What Is the Difference Between a Treasury Bond & a Savings Bond?

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Treasury bonds function significantly differently than U.S. savings bonds.
Treasury bonds function significantly differently than U.S. savings bonds. (Image: Creatas/Creatas/Getty Images)

The federal government through the Department of the Treasury borrows money by issuing a range of types of debt securities and savings certificates. Treasury bonds and savings bonds are two quite different forms of government-issued investments. The only feature they have in common is a 30-year time from issue to maturity.

Buying Bonds

Treasury bonds are marketable securities that can be purchased through the regular auctions from the Treasury or in the secondary bond market. An individual can buy up to $5 million worth of bonds at the auction or larger amounts in the secondary market.

Savings bonds are registered to an individual owner and are purchased in paper form at banks or through payroll savings plans. Electronic savings bonds can be bought with an account at the TreasuryDirect website. An individual is limited to buying a maximum of $5,000 worth of each type of savings bonds in any calendar year.

Earning Interest

Treasury bonds are issued paying a fixed interest rate called the coupon rate. Interest from a Treasury bond is paid to an investor in two semi-annual payments. For example, a $100,000 Treasury bond with a 5 percent coupon would pay $2,500 in interest every six months.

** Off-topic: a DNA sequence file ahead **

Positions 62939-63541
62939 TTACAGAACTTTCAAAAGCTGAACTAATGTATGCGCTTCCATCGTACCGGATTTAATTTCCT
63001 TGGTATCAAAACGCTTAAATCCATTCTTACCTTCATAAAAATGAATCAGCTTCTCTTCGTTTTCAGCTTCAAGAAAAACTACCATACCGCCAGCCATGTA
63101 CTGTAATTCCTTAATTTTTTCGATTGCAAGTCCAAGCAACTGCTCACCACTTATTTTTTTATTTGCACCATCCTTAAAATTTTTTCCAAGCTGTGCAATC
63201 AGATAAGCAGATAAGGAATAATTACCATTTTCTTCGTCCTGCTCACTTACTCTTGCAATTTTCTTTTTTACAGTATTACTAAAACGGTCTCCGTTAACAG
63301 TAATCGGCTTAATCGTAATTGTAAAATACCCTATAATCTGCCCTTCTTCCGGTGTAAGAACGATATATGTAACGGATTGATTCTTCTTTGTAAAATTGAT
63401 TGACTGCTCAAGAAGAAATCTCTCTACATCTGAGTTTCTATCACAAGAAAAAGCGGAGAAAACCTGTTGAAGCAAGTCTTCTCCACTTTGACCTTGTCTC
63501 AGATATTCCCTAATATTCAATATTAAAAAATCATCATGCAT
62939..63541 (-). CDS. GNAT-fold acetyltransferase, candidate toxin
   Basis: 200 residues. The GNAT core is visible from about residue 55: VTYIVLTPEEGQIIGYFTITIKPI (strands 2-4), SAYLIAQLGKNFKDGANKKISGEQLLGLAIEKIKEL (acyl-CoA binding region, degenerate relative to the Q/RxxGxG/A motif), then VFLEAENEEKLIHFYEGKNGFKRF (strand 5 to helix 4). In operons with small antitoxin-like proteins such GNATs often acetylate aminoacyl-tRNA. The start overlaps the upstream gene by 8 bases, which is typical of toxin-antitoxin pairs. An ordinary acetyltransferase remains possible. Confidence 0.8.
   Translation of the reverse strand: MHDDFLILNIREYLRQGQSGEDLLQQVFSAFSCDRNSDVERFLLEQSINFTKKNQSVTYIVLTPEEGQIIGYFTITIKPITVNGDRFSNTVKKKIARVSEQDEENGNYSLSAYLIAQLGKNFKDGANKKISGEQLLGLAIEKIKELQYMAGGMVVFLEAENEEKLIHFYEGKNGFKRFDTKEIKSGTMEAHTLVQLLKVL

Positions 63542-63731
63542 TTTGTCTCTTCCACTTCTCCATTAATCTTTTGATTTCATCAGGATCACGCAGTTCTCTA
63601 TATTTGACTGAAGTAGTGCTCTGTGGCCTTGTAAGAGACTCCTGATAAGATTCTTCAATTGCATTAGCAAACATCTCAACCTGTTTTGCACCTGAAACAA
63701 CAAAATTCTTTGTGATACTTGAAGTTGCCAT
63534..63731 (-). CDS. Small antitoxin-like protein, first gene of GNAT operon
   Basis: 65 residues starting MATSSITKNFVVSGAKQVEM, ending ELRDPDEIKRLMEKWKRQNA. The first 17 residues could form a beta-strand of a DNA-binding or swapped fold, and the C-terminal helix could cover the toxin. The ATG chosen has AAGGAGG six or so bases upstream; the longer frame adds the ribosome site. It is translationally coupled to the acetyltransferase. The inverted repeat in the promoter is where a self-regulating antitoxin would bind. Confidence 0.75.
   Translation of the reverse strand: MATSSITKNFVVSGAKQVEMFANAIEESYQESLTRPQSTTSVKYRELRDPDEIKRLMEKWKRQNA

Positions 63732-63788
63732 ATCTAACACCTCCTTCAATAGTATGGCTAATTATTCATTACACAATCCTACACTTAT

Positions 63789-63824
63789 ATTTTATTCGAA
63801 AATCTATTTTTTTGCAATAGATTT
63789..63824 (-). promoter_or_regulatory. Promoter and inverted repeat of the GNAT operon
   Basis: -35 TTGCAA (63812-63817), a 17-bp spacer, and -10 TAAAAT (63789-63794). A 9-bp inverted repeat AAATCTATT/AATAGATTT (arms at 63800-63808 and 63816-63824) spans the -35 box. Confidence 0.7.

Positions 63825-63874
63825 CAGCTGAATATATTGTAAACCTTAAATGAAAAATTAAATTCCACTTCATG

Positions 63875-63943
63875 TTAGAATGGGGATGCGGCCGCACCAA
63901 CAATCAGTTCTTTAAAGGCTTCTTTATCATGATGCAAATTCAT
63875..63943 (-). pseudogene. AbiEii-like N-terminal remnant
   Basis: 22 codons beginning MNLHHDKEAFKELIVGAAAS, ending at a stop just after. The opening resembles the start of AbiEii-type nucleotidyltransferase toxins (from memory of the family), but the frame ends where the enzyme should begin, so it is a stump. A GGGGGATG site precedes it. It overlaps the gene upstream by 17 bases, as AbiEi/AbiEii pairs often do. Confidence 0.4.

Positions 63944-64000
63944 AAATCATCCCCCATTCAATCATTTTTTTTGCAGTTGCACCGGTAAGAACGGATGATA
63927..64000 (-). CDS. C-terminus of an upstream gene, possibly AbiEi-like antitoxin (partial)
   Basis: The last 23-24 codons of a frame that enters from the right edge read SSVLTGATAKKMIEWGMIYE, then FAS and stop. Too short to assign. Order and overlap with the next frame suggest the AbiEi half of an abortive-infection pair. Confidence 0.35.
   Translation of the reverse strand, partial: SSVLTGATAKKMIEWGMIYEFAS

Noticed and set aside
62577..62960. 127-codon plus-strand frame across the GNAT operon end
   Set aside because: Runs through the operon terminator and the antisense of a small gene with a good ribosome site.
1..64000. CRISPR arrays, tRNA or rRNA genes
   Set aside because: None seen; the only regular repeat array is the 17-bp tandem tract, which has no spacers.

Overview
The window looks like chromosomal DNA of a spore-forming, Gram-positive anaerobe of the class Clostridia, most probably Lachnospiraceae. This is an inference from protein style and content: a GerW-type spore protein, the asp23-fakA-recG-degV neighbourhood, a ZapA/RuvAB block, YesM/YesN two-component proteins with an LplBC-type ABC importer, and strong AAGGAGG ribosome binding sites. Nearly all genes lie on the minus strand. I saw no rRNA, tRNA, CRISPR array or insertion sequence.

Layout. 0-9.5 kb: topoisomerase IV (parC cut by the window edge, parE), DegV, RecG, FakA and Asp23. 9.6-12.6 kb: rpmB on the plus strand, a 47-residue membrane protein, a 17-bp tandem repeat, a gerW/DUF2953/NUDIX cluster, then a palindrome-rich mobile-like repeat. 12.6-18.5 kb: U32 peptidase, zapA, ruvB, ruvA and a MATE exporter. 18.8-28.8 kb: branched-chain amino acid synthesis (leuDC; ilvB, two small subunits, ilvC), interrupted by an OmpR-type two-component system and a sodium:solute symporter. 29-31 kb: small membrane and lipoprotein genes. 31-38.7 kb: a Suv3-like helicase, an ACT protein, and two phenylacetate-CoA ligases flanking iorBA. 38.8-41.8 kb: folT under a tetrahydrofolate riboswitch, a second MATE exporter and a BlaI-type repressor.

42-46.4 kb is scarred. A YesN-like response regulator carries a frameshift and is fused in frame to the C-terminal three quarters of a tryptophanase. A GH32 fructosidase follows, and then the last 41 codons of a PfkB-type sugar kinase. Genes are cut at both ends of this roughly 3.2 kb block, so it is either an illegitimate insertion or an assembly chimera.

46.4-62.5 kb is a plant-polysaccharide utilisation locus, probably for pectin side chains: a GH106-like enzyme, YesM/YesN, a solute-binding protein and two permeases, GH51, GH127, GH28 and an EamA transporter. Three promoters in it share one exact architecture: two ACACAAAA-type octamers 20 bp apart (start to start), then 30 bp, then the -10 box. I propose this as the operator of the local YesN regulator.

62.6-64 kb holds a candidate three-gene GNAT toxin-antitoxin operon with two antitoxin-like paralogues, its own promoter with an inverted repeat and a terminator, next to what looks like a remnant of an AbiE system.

Savings bonds accrue interest to a bond's value. Interest is earned monthly and compounds semi-annually. Series EE savings bonds earn a fixed rate of interest for the life of a bond. Series I savings bonds earn interest adjusted for the inflation rate. A new inflation factor is declared every six months.

Cashing/Redeeming Bonds

Treasury bonds as marketable securities can be sold at any time through an investment dealer or broker. The price received may be higher or lower than the face amount, based on current market interest rates.

Savings bonds can only be redeemed by a registered owner at a bank or with the Treasury. Savings bonds cannot be redeemed for one year after purchase and there is an interest penalty charged against savings bonds redeemed in the first five years. The redemption value of a savings bond will be the original amount paid plus the accrued interest.

Interest Rates

The current interest rate for Treasury bonds is set by the auction process and the pricing of bonds in the secondary market. The rates will change based on investor belief concerning future inflation and interest rates. As of June 8, 2011, the 30-year Treasury bond rate from the most recent auction was 4.375 percent.

Savings bond rates are set by the Treasury each May and November. As of May 2011, the rate for new series EE bonds was 1.10 percent and I bonds were earning 4.60 percent.

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